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Bickerton, M and Gruneberg, S L (2013) The London Interbank Offered Rate (LIBOR) and UK construction industry output 1990-2008. Journal of Financial Management of Property and Construction, 18(03), 268-81.

  • Type: Journal Article
  • Keywords: Construction business cycle; Construction output; Interest rates; LIBOR
  • ISBN/ISSN: 1366-4387
  • URL: https://doi.org/10.1108/JFMPC-03-2012-0004
  • Abstract:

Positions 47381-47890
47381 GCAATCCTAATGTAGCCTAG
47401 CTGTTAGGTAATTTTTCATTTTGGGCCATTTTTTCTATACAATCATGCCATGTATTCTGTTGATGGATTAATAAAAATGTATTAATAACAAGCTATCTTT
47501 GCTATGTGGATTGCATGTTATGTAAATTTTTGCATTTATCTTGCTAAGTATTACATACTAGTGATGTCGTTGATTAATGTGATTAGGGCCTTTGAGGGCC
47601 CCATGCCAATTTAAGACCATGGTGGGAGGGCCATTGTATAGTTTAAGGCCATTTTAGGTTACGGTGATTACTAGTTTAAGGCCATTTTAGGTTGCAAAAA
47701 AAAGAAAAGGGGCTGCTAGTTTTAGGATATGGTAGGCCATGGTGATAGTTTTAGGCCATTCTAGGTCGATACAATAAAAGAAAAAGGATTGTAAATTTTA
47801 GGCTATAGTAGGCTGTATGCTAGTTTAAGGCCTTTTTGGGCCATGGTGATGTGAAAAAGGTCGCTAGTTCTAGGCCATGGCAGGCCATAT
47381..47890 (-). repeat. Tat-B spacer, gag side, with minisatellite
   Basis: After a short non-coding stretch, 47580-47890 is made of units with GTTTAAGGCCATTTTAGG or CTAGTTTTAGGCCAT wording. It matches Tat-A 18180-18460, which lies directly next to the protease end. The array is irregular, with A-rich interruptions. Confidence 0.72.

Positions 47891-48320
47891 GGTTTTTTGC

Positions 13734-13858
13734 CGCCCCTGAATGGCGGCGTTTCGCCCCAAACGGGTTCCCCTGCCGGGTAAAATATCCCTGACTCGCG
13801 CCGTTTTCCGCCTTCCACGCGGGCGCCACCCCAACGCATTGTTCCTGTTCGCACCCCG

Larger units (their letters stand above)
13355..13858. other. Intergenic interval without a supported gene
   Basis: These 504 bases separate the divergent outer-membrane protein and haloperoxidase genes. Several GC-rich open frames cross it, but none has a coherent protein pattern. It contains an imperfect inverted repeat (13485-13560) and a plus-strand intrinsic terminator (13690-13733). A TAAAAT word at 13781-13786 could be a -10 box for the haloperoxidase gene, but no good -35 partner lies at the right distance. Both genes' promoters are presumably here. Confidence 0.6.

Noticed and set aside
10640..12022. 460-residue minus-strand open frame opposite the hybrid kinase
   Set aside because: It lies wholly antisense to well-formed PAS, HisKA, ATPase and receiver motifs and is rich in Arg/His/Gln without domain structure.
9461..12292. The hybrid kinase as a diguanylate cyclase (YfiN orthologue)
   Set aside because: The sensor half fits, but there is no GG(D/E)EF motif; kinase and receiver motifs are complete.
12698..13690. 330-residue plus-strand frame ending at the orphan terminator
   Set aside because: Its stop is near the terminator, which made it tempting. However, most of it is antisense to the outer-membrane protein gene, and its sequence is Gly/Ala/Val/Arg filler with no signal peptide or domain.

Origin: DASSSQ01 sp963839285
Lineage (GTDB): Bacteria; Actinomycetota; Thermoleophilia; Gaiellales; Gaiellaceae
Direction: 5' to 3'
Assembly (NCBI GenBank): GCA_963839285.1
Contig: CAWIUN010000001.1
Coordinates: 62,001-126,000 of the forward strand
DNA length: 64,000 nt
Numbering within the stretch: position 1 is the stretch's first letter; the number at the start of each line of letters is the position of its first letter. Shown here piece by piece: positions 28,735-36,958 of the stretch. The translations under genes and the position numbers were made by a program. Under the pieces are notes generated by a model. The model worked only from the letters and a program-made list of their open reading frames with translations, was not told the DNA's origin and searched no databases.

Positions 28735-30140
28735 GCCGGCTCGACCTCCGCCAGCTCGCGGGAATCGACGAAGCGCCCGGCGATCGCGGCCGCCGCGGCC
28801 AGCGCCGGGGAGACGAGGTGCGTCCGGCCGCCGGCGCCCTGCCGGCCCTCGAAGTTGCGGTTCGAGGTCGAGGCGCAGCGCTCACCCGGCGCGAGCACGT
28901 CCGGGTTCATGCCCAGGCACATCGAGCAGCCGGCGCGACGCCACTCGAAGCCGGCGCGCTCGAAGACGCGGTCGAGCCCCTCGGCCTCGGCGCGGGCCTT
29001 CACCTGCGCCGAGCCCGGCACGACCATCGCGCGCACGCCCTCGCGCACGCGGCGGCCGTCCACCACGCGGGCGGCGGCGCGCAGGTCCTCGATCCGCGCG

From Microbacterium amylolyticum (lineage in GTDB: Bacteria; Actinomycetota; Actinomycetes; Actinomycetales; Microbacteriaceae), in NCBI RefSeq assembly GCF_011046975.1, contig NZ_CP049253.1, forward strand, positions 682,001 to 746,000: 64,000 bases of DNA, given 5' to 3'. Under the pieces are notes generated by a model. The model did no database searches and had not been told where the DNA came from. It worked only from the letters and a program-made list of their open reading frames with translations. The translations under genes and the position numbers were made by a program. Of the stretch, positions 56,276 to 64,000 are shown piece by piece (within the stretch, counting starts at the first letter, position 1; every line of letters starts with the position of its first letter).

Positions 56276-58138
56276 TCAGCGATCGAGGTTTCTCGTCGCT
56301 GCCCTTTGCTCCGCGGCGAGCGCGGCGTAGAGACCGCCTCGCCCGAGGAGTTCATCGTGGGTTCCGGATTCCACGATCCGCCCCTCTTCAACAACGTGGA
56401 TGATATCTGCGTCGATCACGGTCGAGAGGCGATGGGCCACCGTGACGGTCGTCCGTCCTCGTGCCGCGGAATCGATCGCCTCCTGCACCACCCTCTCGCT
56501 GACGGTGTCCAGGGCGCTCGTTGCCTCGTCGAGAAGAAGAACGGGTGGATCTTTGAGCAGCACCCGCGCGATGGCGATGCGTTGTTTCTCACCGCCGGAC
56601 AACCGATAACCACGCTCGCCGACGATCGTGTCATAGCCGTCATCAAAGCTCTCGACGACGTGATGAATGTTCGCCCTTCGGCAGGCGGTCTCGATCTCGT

Purpose The aim of this research is to answer whether or not wholesale interest rates, such as the London Interbank Offered Rate (LIBOR), can be used as an effective policy instrument to influence construction output. Developers and contractors borrow to finance construction and are charged retail interest rates, determined by the lending bank. The study investigated the relationship between LIBOR and construction industry output. Design/methodology/approach The study identified two time series, LIBOR and annual construction output and a number of regressions were run using the first differences to observe whether a change in LIBOR alone had a significant influence on construction output lagged by one to four years. Findings No significant relationship was found between changes in LIBOR and the annual change in construction output, regardless of the number of years lagged. Social implications The policy implication of this research shows that control of demand for construction by government using wholesale interest rates is unlikely to succeed. Banks' lending to developers depends on other factors, such as retail interest rates, risk management and expectations. Originality/value The value of this research is that it supports the view that government policy needs to focus on stimulating construction demand, using real projects rather than monetary policies, such as interest rate manipulation.